Can You Freeze Pumpkin Pie?

Savvy hosts know the value of planning in advance, especially during the holiday season. Take it from Brendan Smith, executive chef for Constellation Culinary Group. As a professional caterer, Smith is no stranger to cooking for a crowd—even his family gatherings can include more than 50 people. “Getting stuff done ahead of time is critical for having a good holiday dinner,” says Smith, essential for ensuring everything is ready to be served at the same time.

Fortunately, pumpkin pie (much like its twin, sweet potato pie, and their nutty counterpart, pecan pie) is one of many Thanksgiving desserts that take well to freezing, partly due to the high fat content in both the crust and the filling, which slows the formation of ice crystals. (This goes for both store-bought and homemade pumpkin pie.) Of course, a pie fresh out of the oven (and slightly cooled) will be technically best, but freezing pumpkin pie is definitely doable—as long as it’s done with care.

The key is to prevent crystallization. Any ice crystals that form in your pie will melt when thawed, creating sogginess and compromising the flavor and texture of your dessert.

According to Smith, this means cooling the baked pie completely before transferring it to the freezer and minimizing the time it takes to freeze. He stresses you should do all you can to keep your freezer door closed while the pumpkin pie freezes. JB Royer, owner of Royers Top Round Café in Round Top, Texas, with wife Jamie-Len, agrees. Their business has been freezing and shipping pies for 35 years—typically about 10,000 in November and December alone.

Snag step-by-step tips from these pros—then go ahead and make your pumpkin pie now for a head start to Thanksgiving.

BA’s Best Pumpkin Pie

Rick Martinez

How to freeze pumpkin pie:

1. Bake it in a disposable aluminum pan.

Since it’s much thinner than a ceramic or nonstick pie dish, a disposable aluminum pie pan lets your pie cool down and freeze faster after baking, helping prevent ice crystals. Don’t worry about aesthetics—you can always transfer your dessert to a guest-worthy vessel before serving.

If your pumpkin pie recipe calls for a glass or ceramic pie plate, set the aluminum tin into the appropriate dish to maintain proper cooking procedure. If your recipe calls for metal, placing the disposable pan on a rimmed baking sheet will be sufficient.

2. Cool the pie completely.

Once you pull your pumpkin pie from the oven, set it on a wire rack and walk away. Be patient; cooling a pumpkin pie can take up to three hours. The step allows steam to escape before you cover it and transfer it to the freezer. Trapped condensation would render a wrapped pie soggy and lead to icy spots that would wreak havoc on your pie’s flavor and texture. When the bottom of the pan no longer feels warm to the touch, you can proceed.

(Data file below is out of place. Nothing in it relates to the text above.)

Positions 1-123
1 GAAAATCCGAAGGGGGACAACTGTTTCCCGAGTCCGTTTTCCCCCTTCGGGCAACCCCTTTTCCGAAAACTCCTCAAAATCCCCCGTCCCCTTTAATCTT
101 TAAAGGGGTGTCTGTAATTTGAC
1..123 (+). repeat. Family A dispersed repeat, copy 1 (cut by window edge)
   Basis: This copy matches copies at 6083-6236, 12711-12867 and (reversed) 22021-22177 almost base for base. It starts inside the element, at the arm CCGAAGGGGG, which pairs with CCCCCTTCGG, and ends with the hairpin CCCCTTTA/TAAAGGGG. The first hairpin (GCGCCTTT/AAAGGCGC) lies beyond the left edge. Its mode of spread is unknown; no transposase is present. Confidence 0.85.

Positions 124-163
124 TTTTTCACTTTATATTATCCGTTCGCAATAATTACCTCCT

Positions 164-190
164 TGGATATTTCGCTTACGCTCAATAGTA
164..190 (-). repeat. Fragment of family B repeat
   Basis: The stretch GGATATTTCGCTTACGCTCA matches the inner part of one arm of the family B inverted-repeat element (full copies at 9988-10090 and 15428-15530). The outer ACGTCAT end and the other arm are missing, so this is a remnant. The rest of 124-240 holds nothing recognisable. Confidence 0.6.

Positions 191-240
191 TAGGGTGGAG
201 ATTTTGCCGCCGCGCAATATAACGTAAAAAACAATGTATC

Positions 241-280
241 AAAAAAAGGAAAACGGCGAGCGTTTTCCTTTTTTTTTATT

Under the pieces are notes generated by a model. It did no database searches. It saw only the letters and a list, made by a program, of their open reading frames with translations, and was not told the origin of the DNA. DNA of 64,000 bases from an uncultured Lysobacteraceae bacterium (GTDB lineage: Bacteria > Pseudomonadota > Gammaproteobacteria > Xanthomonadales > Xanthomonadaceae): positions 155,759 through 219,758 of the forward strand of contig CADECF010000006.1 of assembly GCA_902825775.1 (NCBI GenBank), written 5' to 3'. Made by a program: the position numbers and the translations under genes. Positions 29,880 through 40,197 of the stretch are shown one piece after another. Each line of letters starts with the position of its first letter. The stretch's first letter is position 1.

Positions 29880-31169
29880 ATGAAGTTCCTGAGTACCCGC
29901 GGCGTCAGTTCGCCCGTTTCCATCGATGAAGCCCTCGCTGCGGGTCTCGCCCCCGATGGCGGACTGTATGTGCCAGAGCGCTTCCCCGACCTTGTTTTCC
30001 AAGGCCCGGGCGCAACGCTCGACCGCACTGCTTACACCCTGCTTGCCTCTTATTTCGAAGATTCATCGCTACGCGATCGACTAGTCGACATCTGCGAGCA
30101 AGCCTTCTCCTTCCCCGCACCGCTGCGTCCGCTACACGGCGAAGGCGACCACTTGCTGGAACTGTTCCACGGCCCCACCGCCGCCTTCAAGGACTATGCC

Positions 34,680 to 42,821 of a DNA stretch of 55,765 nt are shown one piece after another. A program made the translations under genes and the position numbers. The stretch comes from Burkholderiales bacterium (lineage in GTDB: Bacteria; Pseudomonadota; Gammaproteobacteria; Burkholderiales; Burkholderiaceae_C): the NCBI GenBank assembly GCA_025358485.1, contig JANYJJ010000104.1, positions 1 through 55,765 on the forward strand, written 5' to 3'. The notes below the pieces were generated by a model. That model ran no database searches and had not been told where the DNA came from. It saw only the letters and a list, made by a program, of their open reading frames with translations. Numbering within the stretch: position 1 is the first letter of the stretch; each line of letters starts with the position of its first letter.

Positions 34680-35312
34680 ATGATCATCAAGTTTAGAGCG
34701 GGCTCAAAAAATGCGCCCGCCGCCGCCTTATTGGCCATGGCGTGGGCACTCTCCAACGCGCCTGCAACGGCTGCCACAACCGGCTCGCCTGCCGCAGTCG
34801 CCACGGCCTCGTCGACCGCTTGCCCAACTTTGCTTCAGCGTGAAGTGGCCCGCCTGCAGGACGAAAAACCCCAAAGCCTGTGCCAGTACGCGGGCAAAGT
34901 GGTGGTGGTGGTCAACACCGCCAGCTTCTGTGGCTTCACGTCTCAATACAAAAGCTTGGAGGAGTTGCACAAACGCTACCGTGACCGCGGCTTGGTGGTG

3. Protect your pie.

Once your pumpkin pie is thoroughly cooled, wrap it all around, including the tin, with at least three layers of plastic wrap. Wrap tightly to minimize any trapped air, taking care not to mar the top of the pie. Royer uses shrink wrap when shipping, but that might be impractical for someone freezing a couple of pumpkin pies at home. Instead, follow the plastic with a layer of aluminum foil or an airtight container, like a resealable freezer bag, for extra precaution. Not only will this fight freezer burn, but it will also keep ambient freezer smells from penetrating your pie. Stored well, a pumpkin pie can sit in the freezer for up to 3 months.

Two tips for perfectly thawed pumpkin pie:

Thaw your pie slowly.

The day before serving, remove any wrappings and let the frozen pumpkin pie thaw in the fridge, uncovered, for 12–24 hours. Don’t try to rush things by defrosting your pie at room temperature, which would increase the risk of a soggy crust. The more gradual the thawing process, the better.

Finish it with heat.

You could simply set the thawed pie out at room temperature for 1–2 hours before serving, but it’ll be better with a little heat. A microwave works fine for reheating a single slice (heat on high for 10-second intervals until just warmed through).

When reheating a whole pie, Royer recommends placing it in the oven at a low temperature for about 30 minutes to render the filling “warm and gooey.” The method benefits the pie crust, too, drying out excess moisture and re-crisping those flaky layers. Here’s his rule of thumb for a seamless finish: “Just before you sit down to eat, set the oven to 225° and slide in the room-temperature pie.” When it’s time for dessert, your perfect pumpkin pie will be waiting.

Head this way for more of our best Thanksgiving desserts

Originally Appeared on Bon Appétit